An amazing piece of financial analysis has been circulating by email recently.
If you had purchased $1,000 worth of AIG stock a year ago, you would have $44.34 left.
With Wachovia, you would have had $54.74 left of the original $1,000.
With Lehman, you would have had $0.00 left.
But if you had purchased $1,000 worth of beer one year, drunk all of the beer, then turned in the cans for the aluminium recycling refund, you would have $214 cash.
Even better, if a year ago you had decided to entrust your $1,000 to the needy rather than the greedy, you would have ended up today with $1,000.
This market-beating 0 per cent rate of return is available through a website called www.kiva.org. It’s a site dedicated not to charitable giving but to charitable lending — and to the refreshingly entrepreneurial idea that if you want to feed a man, the best thing isn’t to give him a fish, or even to teach him to fish, but to lend him the money to buy a net.
Or perhaps a fridge.
‘Tajeddin Babayev is a meat and fish vendor at the bazaar in the north-easterly Azerbaijani town of Khachmaz. He is 51 years old, married with three children and has been a vendor for the last 12 years. He is currently looking for funding in the amount of $725 in order to purchase a refrigerator for his business and to make some minor repairs.’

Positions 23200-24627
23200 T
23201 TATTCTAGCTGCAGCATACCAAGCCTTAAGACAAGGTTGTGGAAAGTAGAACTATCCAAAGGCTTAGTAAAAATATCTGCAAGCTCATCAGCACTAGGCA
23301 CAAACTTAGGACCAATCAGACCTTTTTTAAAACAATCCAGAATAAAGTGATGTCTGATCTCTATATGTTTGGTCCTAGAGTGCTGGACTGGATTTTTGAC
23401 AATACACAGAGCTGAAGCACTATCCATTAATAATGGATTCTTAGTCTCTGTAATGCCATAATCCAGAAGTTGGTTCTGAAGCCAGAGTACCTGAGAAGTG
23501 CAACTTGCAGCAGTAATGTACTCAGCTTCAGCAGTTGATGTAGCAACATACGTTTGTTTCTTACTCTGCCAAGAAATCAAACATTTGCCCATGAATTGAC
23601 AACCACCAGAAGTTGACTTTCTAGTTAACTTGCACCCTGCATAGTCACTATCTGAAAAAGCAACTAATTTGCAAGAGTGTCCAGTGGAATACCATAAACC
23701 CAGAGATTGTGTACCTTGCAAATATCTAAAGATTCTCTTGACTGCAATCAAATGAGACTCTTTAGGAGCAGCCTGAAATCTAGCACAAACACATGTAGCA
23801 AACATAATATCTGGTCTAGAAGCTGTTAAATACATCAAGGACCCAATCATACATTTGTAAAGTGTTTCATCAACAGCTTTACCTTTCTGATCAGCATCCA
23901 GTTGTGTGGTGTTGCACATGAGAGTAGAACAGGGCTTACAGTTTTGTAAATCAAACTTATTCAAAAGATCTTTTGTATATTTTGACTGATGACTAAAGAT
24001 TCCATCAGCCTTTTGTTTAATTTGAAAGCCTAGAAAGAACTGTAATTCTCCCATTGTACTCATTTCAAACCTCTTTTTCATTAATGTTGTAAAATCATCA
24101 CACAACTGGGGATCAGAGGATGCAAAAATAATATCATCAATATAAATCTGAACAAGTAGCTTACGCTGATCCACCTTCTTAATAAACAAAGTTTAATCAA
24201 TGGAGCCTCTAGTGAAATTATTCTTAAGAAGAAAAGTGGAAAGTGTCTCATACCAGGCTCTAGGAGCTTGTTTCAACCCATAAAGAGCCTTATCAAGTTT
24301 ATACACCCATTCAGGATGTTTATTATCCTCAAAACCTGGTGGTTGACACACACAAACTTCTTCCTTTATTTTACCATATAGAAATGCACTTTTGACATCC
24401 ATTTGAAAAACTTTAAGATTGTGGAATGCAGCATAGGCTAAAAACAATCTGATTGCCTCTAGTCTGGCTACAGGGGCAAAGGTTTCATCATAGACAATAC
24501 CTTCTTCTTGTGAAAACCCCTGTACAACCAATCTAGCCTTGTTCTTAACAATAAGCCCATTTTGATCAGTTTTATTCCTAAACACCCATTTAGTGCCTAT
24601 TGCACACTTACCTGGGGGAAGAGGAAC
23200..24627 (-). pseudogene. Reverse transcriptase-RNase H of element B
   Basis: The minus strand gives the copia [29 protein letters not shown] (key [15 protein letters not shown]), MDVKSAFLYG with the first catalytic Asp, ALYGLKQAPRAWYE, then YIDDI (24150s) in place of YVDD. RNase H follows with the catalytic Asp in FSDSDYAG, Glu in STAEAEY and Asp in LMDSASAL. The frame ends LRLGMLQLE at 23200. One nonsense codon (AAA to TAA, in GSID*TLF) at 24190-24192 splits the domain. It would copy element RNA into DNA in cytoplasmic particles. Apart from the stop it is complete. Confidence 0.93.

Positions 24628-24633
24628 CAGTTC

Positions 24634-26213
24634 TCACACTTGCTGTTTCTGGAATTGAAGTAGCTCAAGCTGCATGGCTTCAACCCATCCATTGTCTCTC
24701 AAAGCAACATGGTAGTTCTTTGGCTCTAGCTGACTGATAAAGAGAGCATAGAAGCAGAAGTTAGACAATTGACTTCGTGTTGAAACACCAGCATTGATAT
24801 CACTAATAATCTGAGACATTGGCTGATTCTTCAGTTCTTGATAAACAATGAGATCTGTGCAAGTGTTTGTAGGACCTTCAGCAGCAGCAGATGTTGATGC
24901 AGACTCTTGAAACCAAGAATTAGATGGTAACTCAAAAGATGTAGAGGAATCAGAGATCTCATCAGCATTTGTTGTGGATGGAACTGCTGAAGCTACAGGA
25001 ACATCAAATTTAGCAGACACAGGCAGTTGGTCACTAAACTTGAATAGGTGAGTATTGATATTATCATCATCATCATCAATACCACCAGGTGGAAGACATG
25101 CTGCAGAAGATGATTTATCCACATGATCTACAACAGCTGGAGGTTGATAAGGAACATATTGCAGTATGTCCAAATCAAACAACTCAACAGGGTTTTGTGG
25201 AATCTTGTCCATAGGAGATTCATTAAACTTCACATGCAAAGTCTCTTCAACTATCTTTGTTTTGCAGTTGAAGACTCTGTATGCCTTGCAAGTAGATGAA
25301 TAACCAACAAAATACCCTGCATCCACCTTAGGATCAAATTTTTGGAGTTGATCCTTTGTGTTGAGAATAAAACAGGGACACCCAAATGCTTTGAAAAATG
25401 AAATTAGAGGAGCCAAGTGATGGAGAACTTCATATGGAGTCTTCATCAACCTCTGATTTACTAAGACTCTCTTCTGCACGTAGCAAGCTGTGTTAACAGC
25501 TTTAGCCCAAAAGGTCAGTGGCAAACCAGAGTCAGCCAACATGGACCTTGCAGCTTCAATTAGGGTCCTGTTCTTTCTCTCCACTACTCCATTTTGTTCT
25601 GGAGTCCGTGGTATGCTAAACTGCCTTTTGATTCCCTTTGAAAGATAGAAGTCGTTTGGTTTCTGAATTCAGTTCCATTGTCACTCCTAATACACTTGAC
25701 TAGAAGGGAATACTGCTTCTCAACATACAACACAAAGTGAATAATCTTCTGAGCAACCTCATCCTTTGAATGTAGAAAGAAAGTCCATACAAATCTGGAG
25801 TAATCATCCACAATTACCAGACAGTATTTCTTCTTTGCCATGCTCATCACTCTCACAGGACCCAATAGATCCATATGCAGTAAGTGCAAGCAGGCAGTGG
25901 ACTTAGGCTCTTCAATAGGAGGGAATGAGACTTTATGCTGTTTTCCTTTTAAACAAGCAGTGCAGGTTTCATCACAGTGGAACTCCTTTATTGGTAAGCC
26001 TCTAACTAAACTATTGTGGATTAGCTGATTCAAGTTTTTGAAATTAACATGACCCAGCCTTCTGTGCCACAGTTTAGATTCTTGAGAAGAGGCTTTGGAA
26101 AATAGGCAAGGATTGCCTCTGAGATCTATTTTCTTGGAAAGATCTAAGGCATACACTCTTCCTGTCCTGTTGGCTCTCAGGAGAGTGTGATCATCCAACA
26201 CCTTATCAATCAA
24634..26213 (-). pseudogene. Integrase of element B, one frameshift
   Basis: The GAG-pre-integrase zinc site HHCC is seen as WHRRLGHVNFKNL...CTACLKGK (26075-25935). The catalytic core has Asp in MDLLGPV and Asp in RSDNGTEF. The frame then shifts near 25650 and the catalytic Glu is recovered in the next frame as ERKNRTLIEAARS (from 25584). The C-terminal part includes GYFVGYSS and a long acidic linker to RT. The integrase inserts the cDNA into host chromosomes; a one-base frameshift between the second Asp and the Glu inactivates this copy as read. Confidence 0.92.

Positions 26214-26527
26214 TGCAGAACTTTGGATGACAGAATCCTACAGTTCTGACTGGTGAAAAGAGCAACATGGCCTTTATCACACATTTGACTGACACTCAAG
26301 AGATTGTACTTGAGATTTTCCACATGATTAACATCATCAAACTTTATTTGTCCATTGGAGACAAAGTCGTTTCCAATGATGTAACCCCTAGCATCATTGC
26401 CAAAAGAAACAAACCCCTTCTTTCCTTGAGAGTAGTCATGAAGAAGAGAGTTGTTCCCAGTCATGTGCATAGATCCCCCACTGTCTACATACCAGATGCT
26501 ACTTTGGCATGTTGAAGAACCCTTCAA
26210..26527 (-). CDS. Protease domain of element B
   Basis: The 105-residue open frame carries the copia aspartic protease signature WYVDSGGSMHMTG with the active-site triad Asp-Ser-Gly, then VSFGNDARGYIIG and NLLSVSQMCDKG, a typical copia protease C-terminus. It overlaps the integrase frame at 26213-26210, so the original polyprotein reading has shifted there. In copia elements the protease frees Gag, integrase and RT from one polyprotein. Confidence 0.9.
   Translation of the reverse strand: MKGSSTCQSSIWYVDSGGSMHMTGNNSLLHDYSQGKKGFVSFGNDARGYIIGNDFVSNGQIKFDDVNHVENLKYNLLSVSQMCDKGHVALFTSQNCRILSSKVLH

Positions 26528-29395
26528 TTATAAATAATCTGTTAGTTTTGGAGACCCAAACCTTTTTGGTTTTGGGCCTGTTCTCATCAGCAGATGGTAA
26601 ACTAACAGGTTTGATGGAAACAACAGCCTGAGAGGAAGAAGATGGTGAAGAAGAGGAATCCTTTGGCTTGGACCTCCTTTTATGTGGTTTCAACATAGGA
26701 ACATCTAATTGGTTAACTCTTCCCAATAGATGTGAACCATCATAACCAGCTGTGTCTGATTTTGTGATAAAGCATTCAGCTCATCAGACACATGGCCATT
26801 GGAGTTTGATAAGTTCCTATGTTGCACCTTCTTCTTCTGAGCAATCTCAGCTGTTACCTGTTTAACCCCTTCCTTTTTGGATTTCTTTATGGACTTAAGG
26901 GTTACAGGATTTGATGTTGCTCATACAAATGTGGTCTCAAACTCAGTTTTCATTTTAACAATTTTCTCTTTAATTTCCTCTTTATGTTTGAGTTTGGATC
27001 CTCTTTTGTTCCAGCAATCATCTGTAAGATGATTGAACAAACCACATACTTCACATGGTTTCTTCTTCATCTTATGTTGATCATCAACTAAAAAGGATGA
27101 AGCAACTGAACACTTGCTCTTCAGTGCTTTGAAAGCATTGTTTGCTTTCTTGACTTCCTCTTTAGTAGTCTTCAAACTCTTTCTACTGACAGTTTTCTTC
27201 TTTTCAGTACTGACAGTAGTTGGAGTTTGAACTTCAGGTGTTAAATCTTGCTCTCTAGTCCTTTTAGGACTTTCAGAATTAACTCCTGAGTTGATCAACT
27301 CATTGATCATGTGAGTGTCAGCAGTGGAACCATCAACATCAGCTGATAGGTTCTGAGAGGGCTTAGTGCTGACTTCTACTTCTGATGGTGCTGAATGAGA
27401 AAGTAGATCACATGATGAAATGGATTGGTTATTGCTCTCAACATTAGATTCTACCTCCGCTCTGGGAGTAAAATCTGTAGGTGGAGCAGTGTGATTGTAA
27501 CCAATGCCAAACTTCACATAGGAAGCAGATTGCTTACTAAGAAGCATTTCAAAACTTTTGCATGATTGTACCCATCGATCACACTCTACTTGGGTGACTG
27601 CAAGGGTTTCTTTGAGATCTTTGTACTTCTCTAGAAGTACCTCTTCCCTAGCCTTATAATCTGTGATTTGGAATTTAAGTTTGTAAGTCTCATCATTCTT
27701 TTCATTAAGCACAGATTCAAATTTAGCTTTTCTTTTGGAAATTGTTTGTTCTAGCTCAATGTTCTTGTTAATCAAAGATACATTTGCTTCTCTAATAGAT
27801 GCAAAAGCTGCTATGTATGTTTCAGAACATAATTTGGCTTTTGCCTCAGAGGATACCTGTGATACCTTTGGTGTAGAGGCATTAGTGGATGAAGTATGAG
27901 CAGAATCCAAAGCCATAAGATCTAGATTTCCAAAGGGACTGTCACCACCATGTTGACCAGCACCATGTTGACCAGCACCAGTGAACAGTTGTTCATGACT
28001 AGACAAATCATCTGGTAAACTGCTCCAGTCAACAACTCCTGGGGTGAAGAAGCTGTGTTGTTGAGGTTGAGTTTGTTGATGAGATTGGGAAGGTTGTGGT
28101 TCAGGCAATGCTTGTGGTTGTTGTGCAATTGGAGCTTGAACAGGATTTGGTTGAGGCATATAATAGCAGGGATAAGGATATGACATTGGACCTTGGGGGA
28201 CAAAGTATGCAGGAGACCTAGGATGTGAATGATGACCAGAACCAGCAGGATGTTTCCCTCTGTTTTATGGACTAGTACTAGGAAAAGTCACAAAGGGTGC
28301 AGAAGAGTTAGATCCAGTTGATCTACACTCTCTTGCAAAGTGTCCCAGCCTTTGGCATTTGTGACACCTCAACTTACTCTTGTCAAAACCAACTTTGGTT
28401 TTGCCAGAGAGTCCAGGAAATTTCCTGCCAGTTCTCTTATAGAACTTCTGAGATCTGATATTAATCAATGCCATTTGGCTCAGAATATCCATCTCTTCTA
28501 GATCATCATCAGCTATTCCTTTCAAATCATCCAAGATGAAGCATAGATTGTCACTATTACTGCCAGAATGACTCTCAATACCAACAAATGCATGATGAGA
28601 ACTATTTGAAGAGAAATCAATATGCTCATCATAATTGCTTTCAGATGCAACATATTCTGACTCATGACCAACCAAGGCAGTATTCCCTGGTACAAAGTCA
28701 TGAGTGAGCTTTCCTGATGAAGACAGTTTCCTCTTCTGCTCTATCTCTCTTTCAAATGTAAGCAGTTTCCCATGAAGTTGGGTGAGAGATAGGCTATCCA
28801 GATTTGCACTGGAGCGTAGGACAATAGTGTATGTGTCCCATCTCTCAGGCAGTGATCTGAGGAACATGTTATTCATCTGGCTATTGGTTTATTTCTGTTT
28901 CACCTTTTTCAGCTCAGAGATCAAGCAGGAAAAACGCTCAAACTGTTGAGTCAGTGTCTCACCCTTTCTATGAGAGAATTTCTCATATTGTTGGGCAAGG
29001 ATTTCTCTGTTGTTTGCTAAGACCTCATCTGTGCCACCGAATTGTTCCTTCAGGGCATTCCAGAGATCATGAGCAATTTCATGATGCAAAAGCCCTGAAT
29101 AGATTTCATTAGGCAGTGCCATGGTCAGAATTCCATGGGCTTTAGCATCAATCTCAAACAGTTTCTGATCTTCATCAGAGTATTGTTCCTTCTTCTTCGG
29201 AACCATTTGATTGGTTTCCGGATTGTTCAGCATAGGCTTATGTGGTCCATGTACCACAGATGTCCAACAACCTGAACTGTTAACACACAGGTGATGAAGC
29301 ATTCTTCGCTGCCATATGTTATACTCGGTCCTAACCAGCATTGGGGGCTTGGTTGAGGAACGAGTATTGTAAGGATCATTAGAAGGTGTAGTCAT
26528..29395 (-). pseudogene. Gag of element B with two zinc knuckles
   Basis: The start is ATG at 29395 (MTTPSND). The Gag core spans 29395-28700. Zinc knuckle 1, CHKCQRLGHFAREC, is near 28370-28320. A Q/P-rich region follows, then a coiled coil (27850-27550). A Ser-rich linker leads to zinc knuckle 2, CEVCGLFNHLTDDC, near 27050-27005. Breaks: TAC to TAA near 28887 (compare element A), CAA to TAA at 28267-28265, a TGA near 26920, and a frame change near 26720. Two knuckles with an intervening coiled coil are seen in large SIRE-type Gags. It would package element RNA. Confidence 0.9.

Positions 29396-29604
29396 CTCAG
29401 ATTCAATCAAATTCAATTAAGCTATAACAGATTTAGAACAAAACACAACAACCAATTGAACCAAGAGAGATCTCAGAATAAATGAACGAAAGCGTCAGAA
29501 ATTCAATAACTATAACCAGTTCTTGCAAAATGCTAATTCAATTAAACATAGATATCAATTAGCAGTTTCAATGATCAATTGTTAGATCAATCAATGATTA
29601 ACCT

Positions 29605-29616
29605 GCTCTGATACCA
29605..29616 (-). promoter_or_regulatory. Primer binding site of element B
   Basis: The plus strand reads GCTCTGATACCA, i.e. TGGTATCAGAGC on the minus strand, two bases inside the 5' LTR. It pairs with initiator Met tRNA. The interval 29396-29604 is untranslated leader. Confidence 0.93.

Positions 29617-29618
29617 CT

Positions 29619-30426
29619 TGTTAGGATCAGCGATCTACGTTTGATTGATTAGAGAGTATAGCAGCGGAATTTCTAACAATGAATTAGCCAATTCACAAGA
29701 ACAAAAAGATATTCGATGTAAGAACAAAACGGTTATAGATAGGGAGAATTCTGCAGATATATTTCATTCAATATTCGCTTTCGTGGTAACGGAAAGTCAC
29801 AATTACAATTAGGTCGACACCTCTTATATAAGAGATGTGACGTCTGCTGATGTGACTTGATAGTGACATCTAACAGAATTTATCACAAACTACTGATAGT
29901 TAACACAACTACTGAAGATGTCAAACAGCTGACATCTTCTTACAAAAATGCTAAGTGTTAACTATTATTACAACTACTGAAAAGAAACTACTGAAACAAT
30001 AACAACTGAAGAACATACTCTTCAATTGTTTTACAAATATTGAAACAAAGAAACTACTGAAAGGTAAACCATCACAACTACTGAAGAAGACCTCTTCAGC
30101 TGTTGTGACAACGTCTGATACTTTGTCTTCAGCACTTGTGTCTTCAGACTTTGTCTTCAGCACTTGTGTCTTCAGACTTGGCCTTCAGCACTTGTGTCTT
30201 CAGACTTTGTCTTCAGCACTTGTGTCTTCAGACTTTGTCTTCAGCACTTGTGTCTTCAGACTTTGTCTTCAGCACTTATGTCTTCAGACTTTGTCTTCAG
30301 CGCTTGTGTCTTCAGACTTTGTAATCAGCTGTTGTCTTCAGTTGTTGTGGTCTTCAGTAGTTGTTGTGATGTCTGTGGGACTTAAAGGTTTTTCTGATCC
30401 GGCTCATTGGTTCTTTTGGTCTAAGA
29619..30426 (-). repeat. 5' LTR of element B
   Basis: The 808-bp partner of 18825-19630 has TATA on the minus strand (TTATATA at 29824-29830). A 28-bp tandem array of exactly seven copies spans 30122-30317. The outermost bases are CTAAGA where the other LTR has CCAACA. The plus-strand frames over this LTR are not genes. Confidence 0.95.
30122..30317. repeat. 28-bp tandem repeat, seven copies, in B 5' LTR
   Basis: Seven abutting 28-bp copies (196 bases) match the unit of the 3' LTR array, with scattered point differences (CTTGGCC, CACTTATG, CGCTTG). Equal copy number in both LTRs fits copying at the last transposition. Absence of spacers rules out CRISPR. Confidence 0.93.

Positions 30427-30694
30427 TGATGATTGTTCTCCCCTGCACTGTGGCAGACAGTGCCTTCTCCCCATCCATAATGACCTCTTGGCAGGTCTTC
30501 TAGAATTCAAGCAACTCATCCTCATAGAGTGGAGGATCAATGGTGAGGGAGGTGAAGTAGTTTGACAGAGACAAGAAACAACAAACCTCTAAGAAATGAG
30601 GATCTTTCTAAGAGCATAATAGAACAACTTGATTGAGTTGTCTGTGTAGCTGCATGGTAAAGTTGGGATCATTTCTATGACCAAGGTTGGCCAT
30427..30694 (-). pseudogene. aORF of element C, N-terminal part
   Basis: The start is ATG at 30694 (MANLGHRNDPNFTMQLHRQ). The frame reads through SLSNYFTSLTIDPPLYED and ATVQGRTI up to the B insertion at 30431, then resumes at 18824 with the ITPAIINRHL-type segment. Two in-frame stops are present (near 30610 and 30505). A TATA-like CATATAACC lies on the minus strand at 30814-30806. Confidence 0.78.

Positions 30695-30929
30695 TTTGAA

All prospective borrowers on the site are introduced with little written portraits like this, alongside a photograph. Hence, unlike money deposited with a conventional bank, it provides an emotional return on your investment: the pleasure of seeing where your money goes. It’s a little like It’s a Wonderful Life in miniature. You also get to choose the businesses you support (in a defiant act of political incorrectness, I once lent someone in Samoa $25 to open a tobacconist’s shop). The level of default is tiny. And, since you team up with other lenders to support each business (with 20 or more people each lending $25 to any single borrower), the risk is limited.
This is all based on the idea of micro-credit pioneered by the Nobel Prize winner Mohammad Yunus, founder of the Grameen Bank in Bangladesh, and his unexpected discovery that many of the world’s poor are often rather a good credit risk.
Although Bill Clinton is one of Kiva’s great supporters, this is actually a very Thatcherite form of charity — Thatchfam. I like the idea that any money which is lent in this way is far less likely to end up in corrupt pockets than money given — and less likely to be used to buy a fleet of Toyota Landcruisers for smug do-gooders on a year’s ego trip. I have hence created a Spectator Readers’ Lending Team on Kiva. http://www.kiva.org/team/spectator is the place to join.
Lastly, the Wiki Man Word of the Month. A ‘skeuomorph’ is a superficial design element copied from similar artefacts to reinforce familiarity. Hence the decorative guttae on Greek stone temples are skeuomorphic, a visual link to earlier temples which were built of wood. The foil on a screw-top wine bottle is probably a skeuomorph. So, too, is the familiar yet entirely artificial click made by your digital camera when you take a picture.